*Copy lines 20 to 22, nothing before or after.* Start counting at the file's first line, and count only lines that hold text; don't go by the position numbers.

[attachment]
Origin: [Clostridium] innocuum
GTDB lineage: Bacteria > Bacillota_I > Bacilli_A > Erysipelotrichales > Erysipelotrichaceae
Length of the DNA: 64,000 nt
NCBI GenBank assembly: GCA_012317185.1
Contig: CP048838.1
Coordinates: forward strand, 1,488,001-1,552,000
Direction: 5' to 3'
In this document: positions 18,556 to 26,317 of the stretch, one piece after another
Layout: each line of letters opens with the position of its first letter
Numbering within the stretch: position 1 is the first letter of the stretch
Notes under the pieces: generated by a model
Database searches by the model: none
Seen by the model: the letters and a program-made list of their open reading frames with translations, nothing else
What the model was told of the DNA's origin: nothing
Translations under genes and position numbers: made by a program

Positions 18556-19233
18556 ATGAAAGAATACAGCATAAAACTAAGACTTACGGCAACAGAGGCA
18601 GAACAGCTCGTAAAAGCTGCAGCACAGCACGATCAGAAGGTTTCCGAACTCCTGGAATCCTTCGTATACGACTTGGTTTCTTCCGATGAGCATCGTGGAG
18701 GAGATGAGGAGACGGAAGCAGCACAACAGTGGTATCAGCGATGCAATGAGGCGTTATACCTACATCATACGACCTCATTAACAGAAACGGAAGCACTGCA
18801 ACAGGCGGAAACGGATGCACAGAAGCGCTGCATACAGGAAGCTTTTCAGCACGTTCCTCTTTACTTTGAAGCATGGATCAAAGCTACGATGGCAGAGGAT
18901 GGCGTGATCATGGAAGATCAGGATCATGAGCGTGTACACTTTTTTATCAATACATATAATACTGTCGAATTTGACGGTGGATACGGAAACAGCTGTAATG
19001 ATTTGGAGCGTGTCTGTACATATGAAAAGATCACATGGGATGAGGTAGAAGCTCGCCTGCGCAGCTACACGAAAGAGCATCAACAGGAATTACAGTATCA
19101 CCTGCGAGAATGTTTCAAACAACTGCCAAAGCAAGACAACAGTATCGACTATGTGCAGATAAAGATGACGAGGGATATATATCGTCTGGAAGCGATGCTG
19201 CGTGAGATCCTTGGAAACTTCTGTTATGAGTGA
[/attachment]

18801 ACAGGCGGAAACGGATGCACAGAAGCGCTGCATACAGGAAGCTTTTCAGCACGTTCCTCTTTACTTTGAAGCATGGATCAAAGCTACGATGGCAGAGGAT
18901 GGCGTGATCATGGAAGATCAGGATCATGAGCGTGTACACTTTTTTATCAATACATATAATACTGTCGAATTTGACGGTGGATACGGAAACAGCTGTAATG
19001 ATTTGGAGCGTGTCTGTACATATGAAAAGATCACATGGGATGAGGTAGAAGCTCGCCTGCGCAGCTACACGAAAGAGCATCAACAGGAATTACAGTATCA